I kind of get it, I guess. It’s almost universally loved by counterculture teens who are either out or still finding themselves, probably for the same reasons my high school peers loved it: While all their parents and teachers told them sex was bad and dangerous, here was The Rocky Horror Picture Show, throwing sexuality at them in a way that encouraged its expression. The pervading positive experience seems to revolve around the embrace of hypersexuality and flashy, outrageous gender presentation. As writer Judy Berman noted for Flavorwire, “At the time, I believed Rocky Horror felt like home to me because I was a freak craving the company of other freaks.” In the ‘70s, there was little to no representation in media for LGBTQ people, and the violence against them was pronounced and socially acceptable. They didn’t feel safe. Anywhere. The few vestiges of relief came in alternative culture and media, like Rocky Horror, which was intended as a hokey spin on horror B movies for the midnight movie crowd. Slate’s Outward editor June Thomas notes she’s never been “quite sure if the film is good for the gays,” but the film’s transgressive nature has helped many people feel more comfortable with themselves. “In the pre-AIDS days when the movie—and stage show—first appeared, Dr. Furter’s sex-positive (and, yes, murder-cannibalism-positive) message may have helped more people come out of the closet than any other work of art,” writes Thomas.
Later, the show’s creator would come out as nonbinary, although his attitudes on trans identities remain in the dark ages. But to uncritically continue to champion this shlock in the modern era when we have more freedom to demand real representation than ever? I’m not into that.
Now, after having seen the original, I wonder what the remake really exists to do other than cash in on a traditionally queer-focused community. If it remains entirely faithful to the original, it’ll just serve to contribute once more to the dangerous narrative that bisexual folks are predatory and creepy and that they just want to get in everyone’s pants. Even though we have an actual trans woman playing the role of Frank-N-Furter, if the character isn’t rewritten to reflect the change in conversations surrounding sexuality and gender identity, it won’t matter who plays them. Is it really, like Laverne Cox said, “possible to have a conversation about how language evolves…and…also enjoy Rocky Horror in 2016” when that kind of conversation hasn’t reached the mainstream yet? Trans people still lose their jobs because of their identities, and there is a consistently high year-to-year murder rate against trans women. Can we really keep using words like “transvestite” to describe a genderfluid/trans character (who isn’t even human) when most people haven’t learned the difference between “transvestite” and “transgender”?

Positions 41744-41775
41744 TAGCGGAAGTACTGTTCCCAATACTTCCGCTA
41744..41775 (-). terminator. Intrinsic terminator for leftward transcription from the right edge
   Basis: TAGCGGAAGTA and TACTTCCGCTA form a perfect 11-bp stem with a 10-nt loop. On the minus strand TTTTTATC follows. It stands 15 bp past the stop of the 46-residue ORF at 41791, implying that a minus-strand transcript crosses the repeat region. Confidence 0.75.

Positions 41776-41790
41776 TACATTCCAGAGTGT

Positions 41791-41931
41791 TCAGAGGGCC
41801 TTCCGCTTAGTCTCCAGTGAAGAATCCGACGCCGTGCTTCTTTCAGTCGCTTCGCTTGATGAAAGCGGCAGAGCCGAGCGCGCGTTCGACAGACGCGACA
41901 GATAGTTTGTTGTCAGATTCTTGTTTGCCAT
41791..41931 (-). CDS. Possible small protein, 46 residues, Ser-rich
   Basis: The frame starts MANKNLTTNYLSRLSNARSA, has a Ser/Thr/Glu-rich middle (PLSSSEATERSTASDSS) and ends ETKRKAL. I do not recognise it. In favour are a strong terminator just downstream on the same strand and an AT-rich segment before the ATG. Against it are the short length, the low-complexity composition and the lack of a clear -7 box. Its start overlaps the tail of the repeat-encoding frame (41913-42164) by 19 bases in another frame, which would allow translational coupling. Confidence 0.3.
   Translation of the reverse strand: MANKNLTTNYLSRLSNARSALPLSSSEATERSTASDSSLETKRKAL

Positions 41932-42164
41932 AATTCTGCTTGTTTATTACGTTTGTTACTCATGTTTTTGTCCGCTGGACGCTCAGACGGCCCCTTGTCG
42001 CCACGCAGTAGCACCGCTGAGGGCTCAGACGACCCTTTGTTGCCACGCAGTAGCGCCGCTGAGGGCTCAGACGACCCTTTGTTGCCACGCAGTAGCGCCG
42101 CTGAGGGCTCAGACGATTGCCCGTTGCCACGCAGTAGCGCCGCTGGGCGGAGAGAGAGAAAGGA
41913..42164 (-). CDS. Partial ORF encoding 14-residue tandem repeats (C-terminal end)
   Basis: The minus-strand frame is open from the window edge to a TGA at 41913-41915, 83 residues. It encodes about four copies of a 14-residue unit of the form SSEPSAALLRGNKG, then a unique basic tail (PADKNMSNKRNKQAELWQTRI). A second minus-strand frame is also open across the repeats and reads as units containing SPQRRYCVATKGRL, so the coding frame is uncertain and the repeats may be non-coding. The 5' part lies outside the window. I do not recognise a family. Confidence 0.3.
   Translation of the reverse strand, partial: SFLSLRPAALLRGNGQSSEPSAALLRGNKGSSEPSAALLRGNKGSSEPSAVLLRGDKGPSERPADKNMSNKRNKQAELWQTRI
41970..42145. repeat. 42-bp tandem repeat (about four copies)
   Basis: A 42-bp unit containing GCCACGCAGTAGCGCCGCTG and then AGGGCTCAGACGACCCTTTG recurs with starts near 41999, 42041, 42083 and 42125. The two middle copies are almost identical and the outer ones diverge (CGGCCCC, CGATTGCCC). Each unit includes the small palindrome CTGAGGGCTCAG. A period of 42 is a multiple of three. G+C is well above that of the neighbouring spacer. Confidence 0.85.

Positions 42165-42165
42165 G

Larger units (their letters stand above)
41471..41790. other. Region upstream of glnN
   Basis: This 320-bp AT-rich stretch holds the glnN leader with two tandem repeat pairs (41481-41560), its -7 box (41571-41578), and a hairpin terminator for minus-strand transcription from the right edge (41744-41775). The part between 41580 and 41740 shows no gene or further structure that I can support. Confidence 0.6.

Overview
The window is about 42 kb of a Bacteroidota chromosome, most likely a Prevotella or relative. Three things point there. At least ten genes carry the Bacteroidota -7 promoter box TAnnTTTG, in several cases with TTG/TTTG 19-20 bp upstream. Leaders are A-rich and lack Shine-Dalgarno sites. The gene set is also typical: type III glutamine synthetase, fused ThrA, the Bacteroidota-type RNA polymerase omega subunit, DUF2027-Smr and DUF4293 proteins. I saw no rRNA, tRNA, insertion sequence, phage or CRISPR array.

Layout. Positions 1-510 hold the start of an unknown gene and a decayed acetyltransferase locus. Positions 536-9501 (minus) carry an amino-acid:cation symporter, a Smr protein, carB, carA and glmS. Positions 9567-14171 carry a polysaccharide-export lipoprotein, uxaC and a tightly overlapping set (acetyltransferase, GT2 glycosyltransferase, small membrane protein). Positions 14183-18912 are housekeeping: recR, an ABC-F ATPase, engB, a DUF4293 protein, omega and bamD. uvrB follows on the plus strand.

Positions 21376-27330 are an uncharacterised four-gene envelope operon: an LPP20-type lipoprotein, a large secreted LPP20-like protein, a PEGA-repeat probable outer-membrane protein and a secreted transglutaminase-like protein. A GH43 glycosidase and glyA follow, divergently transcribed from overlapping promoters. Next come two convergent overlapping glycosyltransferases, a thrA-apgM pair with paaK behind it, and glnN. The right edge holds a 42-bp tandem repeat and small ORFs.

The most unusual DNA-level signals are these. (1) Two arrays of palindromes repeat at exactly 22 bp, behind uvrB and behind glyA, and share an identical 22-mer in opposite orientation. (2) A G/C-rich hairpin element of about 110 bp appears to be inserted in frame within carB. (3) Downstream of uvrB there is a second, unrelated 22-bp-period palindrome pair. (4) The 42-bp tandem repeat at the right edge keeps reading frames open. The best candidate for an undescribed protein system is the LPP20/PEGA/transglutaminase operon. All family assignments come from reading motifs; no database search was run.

So many interviews with Cox lob the lowball question of “but what about the word ‘transvestite’?” while failing to examine the most egregious Frank-N-Furter characteristics: This portrayal of queerness is hypersexual, villainous, and predatory. I’ve struggled with this very issue in real life, as have many of my queer friends, and reviving this story without retooling it with a critical eye seems irresponsible and potentially damaging to the community who upholds it as gospel. In a promotional video for the new version, which airs October 20 on Fox, executive producer Gail Berman says the crew is committed to telling the story differently than the original. “As soon as we cast Laverne Cox, we made a statement saying, ‘We’re telling this story for the 21st century.’ So it’s not a remake, it’s reimagined.” Let’s see whether it works.
I don’t believe that originals are sacred, and I want remakes to challenge their material. I want the remake to ask new questions about what it means to be queer in 2016. I don’t want the remake to just be an HD version with a more diverse cast. I want to find the light in this story that so many of my LGBTQ peers see, the light that guided them to new friends and family and saved their lives, but I just can’t see it through all the dangerous darkness.